Thursday, June 15, 2006

Free Speech in the Digital Age

A comment I left on in relation to the USMC caving to CAIR concerning Hadji Girl.

I think that it's time that we find a solution to the confusion between formal and informal speech caused by new technologies. Well, not so new but we still haven't adjusted.

Everything can be recorded with riddiculous ease and kept forever and distributed world wide. That isn't going to change anytime soon. Those of us who have participated on usenet news have a written history that goes back for years and I'm sure I'm not the only one who has set things to electrons that would make it difficult to win public office... in fact, I remember writing once "well, here goes my chances of ever getting elected to anything." (Though I forget what I said afterward) And while some of us were early adopters of the evils of the internets (*who* decided that was plural?) my children's generation practically lives in the electrons.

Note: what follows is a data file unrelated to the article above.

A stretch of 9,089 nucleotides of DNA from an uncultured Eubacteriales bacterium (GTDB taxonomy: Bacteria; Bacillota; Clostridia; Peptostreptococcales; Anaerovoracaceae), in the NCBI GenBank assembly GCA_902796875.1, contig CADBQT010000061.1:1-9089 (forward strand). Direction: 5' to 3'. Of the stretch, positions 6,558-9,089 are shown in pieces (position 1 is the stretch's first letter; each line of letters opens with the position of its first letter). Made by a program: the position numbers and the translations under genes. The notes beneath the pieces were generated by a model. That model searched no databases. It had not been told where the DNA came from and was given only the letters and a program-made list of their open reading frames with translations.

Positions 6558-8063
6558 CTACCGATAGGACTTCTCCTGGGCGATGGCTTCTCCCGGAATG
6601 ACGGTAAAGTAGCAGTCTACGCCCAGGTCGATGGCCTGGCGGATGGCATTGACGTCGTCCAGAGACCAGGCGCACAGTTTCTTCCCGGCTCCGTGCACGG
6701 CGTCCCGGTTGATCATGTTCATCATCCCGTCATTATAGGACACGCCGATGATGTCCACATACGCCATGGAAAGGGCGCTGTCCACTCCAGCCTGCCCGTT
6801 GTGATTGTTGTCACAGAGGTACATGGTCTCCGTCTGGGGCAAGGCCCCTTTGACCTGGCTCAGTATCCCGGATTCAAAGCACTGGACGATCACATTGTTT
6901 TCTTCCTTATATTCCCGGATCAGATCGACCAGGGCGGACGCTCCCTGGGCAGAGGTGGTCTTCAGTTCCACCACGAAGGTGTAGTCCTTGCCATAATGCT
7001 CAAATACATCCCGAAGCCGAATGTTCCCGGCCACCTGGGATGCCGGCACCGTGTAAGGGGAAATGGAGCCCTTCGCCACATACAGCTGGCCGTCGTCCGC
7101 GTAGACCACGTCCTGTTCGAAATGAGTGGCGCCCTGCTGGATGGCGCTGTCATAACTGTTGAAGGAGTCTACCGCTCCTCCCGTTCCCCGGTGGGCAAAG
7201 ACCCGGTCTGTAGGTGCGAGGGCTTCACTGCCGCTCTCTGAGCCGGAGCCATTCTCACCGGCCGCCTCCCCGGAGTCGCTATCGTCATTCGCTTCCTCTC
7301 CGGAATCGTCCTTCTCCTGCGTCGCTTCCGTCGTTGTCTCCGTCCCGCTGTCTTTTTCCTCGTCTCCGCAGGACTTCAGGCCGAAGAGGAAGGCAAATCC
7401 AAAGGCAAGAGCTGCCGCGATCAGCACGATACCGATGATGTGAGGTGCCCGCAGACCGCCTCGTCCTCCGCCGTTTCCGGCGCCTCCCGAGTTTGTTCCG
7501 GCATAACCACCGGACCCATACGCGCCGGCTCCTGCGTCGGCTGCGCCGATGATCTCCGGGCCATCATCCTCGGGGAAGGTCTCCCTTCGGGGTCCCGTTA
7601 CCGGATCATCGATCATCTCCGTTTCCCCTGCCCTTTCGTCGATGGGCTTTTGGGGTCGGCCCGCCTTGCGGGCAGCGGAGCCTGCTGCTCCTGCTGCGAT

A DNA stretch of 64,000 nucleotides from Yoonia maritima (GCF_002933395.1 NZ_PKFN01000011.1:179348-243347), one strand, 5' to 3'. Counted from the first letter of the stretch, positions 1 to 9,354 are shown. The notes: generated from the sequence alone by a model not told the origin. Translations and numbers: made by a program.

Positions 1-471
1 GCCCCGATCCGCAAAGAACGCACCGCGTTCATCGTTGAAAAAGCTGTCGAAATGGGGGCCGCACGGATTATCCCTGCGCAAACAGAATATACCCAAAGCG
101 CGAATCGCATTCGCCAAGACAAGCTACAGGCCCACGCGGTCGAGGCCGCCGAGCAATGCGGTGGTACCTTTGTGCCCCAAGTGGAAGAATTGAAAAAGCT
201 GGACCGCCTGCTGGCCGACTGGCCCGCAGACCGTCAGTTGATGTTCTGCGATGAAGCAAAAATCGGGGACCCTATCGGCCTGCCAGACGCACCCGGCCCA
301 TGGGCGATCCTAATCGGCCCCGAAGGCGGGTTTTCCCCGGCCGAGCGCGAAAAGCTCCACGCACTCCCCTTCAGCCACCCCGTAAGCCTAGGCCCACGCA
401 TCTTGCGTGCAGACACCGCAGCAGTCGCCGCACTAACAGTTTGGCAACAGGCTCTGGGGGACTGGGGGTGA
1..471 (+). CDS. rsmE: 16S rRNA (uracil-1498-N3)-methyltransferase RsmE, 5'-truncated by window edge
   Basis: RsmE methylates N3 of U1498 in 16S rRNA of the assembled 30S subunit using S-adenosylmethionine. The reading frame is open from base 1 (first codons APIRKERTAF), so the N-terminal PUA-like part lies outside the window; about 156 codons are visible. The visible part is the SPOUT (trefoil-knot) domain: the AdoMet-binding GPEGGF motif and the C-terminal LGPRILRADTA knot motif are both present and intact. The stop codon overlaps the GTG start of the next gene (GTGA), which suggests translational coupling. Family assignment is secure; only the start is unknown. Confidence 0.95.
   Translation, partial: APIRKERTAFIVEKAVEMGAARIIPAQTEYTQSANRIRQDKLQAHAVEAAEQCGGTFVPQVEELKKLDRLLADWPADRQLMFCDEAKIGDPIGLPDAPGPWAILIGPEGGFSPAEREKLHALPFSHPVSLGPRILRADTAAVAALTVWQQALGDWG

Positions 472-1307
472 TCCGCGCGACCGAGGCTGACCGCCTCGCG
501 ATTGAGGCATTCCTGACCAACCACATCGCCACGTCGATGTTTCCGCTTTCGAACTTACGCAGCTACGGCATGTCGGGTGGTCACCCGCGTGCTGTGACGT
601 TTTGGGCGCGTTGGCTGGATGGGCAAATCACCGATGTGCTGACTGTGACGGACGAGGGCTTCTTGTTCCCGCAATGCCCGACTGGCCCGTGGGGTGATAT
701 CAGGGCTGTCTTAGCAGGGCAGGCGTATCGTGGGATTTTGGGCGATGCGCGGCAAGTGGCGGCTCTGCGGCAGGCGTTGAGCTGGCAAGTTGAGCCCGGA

MySpace anyone?


The difference between informal and formal speech is no longer related to what is recorded and distributed or how widely. The speech given by a President (for instance, the President of Iran) in a formal setting is no more easily availble to every person in the world as is the song sung by an individual enlisted Marine. In an earlier time the presidential speech would be recorded by journalists and the song, even if recorded, would only be seen by a handful of people on home-movie night.

Common sense insists that the speech by whathisface in Iran and the speech by an enlisted Marine are not the same.

Are we going to figure this out or do we have to wait until my kids are adults and the absolute preponderance of damning electronic records finally forces people to adopt a social convention of ignoring what is obviously informal speech?


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